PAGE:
Working from home provides employees with flexibility and reduces rental costs and office supply spend. According to CBRE, people increasingly want to work remotely and competition for talent will likely take place over the battlegrounds of not just flexible work policies, but also flexible work support such as stipends, home office equipment, and technologies. PWC conducted a survey of 1,200 U.S. office workers and over half of employees (55%) say they would like to be remote at least three days a week and almost a third (29%) prefer full-time remote work (Figure 5). In contrast, when asked how they feel about remote work at their company, 43% of executives prefer limited schedules or want to be fully back in the office as soon as feasible. In comparison, only 24% expect many or all office employees to work remotely for a significant amount of time. There is certainly a disconnect between executive and employee WFH expectations that will be ironed out over time. Remote work and flexibility are likely here to stay in some capacity, but so is the office sector. Over the next three years, while some of those executives expect to reduce office space, 56% expect to need more.3

Fig. 5 – How Often Would You Want to Work Remotely After COVID-19 is No Longer a Concern?

Remote Work
Remote Work
Tenants’ office space needs and the ability to work from home indefinitely will vary by industry as well as differing executive preferences. For example, there are those like Netflix founder Reed Hastings who recently expressed that he sees “no positives from staff working from home.”4 But most can agree, office absorption will inevitably look much different once jobs return. The U.S. office-using industries lost 2.9 million jobs in March and April and are slowly recovering those jobs. Cushman and Wakefield estimates that it will take about two more years to get all those jobs back, keeping demand for space below pre-downturn levels. Furthermore, a recent Mercer employer survey found that 83% of companies plan to allow more people to work from home on the other side of the pandemic.5 Even as the economy adds back jobs, it is unlikely that we will see the same office absorption rates that we saw in the past cycle. In fact, current estimates peg the impact of working from home on office demand between 3-17% over the next decade.6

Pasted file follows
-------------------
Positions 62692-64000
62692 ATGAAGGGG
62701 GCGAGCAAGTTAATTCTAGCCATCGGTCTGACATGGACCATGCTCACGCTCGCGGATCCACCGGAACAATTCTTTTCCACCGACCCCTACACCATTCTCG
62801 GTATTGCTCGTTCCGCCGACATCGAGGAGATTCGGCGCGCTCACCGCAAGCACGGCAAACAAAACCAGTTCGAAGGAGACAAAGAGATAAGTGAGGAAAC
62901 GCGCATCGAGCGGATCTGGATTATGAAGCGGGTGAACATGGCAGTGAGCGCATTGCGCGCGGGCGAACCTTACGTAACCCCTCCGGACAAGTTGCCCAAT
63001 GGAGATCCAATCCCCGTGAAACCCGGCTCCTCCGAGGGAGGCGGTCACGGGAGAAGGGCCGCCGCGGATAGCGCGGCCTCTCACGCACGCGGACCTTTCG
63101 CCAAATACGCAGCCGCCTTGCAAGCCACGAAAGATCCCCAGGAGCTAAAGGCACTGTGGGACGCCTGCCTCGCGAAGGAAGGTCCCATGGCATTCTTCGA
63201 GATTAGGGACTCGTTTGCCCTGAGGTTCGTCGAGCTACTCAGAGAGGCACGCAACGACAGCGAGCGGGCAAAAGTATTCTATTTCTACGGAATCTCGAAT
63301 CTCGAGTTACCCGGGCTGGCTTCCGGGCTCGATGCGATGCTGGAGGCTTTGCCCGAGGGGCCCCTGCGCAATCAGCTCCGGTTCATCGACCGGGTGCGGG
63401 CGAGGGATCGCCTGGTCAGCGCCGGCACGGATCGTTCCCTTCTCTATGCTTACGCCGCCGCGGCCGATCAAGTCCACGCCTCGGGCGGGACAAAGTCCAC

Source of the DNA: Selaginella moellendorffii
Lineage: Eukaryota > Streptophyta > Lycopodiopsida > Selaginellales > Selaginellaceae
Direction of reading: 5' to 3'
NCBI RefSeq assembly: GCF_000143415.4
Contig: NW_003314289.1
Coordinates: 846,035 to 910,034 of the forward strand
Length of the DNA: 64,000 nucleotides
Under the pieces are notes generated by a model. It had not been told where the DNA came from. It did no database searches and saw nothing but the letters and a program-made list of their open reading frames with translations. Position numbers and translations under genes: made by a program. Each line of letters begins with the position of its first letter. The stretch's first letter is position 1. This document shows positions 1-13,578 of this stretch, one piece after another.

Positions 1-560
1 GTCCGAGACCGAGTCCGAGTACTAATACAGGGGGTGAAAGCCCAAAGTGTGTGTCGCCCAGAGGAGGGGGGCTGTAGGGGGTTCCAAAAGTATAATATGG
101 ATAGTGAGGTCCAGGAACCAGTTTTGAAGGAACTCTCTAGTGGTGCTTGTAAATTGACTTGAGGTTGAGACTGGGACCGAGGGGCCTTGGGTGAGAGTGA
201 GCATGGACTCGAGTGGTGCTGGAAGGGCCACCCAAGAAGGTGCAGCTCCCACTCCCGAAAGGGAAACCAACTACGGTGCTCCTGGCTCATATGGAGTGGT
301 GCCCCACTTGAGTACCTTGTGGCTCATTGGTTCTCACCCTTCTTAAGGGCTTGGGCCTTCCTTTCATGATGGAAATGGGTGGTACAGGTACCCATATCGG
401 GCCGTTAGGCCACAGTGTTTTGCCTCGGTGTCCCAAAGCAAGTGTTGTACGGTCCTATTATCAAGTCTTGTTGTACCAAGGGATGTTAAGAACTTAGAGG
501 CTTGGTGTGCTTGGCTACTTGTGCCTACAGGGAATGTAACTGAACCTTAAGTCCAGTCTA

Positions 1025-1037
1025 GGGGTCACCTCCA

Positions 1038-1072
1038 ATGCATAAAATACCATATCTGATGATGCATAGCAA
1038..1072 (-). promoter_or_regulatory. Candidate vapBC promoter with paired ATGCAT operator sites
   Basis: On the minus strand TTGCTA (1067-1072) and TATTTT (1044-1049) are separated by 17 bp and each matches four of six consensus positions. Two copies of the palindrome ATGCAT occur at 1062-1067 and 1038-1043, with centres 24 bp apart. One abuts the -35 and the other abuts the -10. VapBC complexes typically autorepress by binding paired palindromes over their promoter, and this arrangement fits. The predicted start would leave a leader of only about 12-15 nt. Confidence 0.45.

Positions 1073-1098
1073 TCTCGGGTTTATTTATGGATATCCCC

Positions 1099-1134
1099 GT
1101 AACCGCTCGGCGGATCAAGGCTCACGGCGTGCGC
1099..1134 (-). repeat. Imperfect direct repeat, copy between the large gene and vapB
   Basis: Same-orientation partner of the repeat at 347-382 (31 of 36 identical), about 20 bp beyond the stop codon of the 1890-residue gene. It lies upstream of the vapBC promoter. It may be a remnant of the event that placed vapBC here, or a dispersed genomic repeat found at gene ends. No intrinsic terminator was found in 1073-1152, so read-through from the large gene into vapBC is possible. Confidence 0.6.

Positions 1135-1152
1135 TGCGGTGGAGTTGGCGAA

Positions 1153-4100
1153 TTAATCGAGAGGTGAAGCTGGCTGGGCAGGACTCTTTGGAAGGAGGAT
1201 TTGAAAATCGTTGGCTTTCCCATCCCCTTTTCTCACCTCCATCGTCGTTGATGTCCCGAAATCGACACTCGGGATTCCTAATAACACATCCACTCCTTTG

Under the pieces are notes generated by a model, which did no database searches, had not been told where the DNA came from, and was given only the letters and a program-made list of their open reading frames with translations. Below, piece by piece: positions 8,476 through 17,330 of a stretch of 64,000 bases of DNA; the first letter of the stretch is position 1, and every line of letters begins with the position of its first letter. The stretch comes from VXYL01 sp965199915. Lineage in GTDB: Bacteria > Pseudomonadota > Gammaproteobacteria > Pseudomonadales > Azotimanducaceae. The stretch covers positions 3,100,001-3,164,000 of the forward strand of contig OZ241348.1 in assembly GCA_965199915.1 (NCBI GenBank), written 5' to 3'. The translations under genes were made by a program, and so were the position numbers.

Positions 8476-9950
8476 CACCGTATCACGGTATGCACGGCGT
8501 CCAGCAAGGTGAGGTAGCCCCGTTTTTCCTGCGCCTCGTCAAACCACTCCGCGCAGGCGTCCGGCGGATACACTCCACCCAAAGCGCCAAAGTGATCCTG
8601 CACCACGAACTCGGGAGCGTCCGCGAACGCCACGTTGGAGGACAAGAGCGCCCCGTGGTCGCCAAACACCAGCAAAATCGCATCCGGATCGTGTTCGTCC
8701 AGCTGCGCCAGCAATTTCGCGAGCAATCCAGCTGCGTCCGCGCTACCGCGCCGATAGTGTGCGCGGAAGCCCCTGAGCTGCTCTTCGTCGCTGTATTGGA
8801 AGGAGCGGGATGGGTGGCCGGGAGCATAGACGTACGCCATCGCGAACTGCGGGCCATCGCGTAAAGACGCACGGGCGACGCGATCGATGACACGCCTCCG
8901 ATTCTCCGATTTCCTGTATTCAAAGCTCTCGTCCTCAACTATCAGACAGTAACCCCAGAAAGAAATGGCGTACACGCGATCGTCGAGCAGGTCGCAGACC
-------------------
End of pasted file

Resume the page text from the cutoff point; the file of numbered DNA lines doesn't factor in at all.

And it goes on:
This shift to remote work and job losses in general caused a domino effect and created another headwind – a skyrocketing amount of sublet space. The amount of sublease space on the market surpassed 190 million square feet, an increase of nearly 70 million square feet from the start of 2020.7 The flood of sublet space on the market contributed to the rent declines as those spaces are often discounted upwards of 20% compared to direct rents. From a market perspective, gateway markets saw the largest change in available sublet space over the year with Boston and San Francisco seeing the largest increase of 137% and 126%, respectively (Figure 6).8 For example, Pinterest paid $90 million to break their 490,000 square foot lease in San Francisco. But the trend also applies to suburban traditional tenants like State Farm, who put their entire 340,000 square foot regional office in Concordville, Pennsylvania up for sublease as they are planning to move to a permanent work-from-home strategy. The office sector will have difficulty pushing rents with this flood of available space hitting the market at discounted rates in the near-term.

Fig. 6 – Change in Available Sublet Space YoY

Sublet Space Change
Sublet Space Change
Despite these near-term headwinds, there are many reasons to be optimistic that tenants will return to the office. COVID-19 accelerated the trend for WFH, but it has also revealed its limitations. The office is more than a place to work – the benefits of working together face-to-face remain critical for innovation, work quality, productivity, relationship building, company values, and professional development. Working remotely may generally dampen productivity and mental health. In fact, Jamie Dimon, chairman and CEO of J.P. Morgan Chase, says he sees economic and social damage from the long stretch of working from home due to COVID-19.9

The main reasons many tenants will keep an office footprint is because of the “Five Cs”: Creativity, Culture, Career Development, Communication and Collaboration. The “when” will depend on each company’s and industry’s sensitivity to the impact of all or a few of the “Five Cs.”